At the end of 2017, and looking forward to 2018 and beyond, Farhad Manjoo, the New York Times columnist who covers Silicon Valley and the digital world in general, wrote that the big tech corporations had reached a kind of tipping point.
He wrote, “This year, for the first time, tech giants began to grudgingly accept that they have some responsibility for the offline world…The dawning realization that a tech platform comes with real-world responsibilities.”
Barely a month later, the highly successful CEO of one of the largest legacy companies in the country, American Express, announced he was stepping down from his old job. Faced with an enviable number of top job offers, Ken Chenault decided to leave the legacy world and switch his energies to the tech world. He will become chairman and managing director of General Catalyst, a hugely successful VC company with investments in Airbnb, Snapchat, HubSpot and others.
Echoing Manjoo and other observers of the latest tumult around fake news, real surveillance concerns about Facebook and Google, and the boorishness of Uber and its leadership, Chenault told the press, “Given their age and the scale and impact they can have on our society, unless they make a step up, we are going to have some serious problems…And we do have serious problems. Companies are starting to realize they are growing up and must accept the responsibilities of maturity.”
He’s right. Information and communication technology companies (ICTs) are being threatened with new regulatory proposals, Congressional inquiries, consumer revolts, think tank exposes, and harsh social criticism. This is just the beginning. The days when Silicon Valley could do no wrong are long gone.
As I have written before here, the heart of the matter for the companies is not with their hardware and their software, nor with their short-term earnings. Their biggest challenge is defining their place in our post-industrial society. They have yet to understand fully that their markets, like all markets, live inside a society.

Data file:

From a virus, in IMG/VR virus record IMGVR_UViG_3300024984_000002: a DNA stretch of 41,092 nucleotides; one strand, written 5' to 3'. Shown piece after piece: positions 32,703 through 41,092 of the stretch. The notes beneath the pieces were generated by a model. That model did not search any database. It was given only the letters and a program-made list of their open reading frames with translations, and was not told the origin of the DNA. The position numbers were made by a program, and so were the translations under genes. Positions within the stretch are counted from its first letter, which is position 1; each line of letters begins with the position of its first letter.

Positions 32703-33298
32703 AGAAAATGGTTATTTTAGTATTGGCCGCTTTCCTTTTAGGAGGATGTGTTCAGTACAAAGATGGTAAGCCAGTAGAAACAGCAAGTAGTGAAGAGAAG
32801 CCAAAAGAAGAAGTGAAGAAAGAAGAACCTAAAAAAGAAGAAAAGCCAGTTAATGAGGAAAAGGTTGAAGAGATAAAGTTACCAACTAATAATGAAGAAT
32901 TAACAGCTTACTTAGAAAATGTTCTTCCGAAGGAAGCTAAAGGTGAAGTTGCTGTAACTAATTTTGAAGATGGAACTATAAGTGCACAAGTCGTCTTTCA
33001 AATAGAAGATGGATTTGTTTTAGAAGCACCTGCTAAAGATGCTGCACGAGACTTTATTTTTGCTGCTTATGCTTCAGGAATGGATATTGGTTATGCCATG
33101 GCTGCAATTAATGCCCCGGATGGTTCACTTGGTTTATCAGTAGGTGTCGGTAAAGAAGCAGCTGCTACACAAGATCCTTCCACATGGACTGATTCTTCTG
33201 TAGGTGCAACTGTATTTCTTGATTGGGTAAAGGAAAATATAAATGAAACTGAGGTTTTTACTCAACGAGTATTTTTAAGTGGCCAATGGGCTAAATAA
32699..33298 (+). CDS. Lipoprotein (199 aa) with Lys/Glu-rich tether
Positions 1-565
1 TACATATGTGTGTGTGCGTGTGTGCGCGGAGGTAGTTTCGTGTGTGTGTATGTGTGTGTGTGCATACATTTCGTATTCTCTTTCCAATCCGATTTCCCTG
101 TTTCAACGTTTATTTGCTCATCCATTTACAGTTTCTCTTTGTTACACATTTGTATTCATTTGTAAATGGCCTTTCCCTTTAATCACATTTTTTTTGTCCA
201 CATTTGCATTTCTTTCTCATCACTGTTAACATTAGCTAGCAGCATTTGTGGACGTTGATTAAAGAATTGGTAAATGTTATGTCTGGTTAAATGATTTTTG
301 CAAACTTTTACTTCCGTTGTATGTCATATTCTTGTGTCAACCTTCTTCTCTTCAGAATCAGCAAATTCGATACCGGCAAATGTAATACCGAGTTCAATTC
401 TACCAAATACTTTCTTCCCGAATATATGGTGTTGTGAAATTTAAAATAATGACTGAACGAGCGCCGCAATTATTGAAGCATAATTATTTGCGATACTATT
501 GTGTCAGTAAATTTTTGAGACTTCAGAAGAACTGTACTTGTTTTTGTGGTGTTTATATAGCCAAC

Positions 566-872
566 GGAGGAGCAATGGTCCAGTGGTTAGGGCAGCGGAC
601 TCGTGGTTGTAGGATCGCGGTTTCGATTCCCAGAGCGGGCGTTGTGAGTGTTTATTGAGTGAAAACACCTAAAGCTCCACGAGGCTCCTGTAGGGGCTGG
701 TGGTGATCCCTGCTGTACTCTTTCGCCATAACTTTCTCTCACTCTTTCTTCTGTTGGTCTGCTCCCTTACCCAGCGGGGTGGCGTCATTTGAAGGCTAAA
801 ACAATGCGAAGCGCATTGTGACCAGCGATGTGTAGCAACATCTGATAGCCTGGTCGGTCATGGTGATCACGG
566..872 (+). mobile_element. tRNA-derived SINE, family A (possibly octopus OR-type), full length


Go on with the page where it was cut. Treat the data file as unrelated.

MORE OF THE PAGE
The brilliance of Mark Zuckerberg, Sergey Brin, Larry Page, Bill Gates and Jeff Bezos, lies in their remarkable capacities to recognize emerging market opportunities enabled by new information and communication technologies, and to create new services and products that meet the needs of existing markets even as they make entirely new ones.
The Critical Need for People Skills
So far so good. But the kind of employees they initially attracted were, understandably, tightly focused on technology and its immediate consumers. They were skilled engineers, hard charging entrepreneurs, and able accountants, people who possessed great marketing chops and competitive drive. What this first wave of employees lacked, however, as we now see, is people skills.
Without adequate people skills they eventually started making classic mistakes about the employees they hired and the people to whom they wanted to sell. They failed to fully understand that their workers and customers are not robots (yet), they are people. People have foibles and unpredictable reactions to new things, and they are fickle. As tastes and behaviors change, products based on new technologies can be quickly left behind. Snafus of advertising, misstatements by executives and the inevitable arrogance of power can quickly turn off consumers and cause them to turn away from once popular products.